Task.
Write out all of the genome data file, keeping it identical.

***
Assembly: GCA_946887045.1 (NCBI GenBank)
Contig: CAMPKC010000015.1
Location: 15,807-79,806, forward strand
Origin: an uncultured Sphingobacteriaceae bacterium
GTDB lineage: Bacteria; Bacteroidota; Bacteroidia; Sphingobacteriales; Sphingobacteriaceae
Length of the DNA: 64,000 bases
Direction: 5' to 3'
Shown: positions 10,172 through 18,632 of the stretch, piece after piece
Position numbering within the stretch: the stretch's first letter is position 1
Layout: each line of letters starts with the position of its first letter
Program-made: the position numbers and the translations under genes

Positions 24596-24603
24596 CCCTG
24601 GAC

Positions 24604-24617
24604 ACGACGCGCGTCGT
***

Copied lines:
Assembly: GCA_946887045.1 (NCBI GenBank)
Contig: CAMPKC010000015.1
Location: 15,807-79,806, forward strand
Origin: an uncultured Sphingobacteriaceae bacterium
GTDB lineage: Bacteria; Bacteroidota; Bacteroidia; Sphingobacteriales; Sphingobacteriaceae
Length of the DNA: 64,000 bases
Direction: 5' to 3'
Shown: positions 10,172 through 18,632 of the stretch, piece after piece
Position numbering within the stretch: the stretch's first letter is position 1
Layout: each line of letters starts with the position of its first letter
Program-made: the position numbers and the translations under genes

Positions 24596-24603
24596 CCCTG
24601 GAC

Positions 24604-24617
24604 ACGACGCGCGTCGT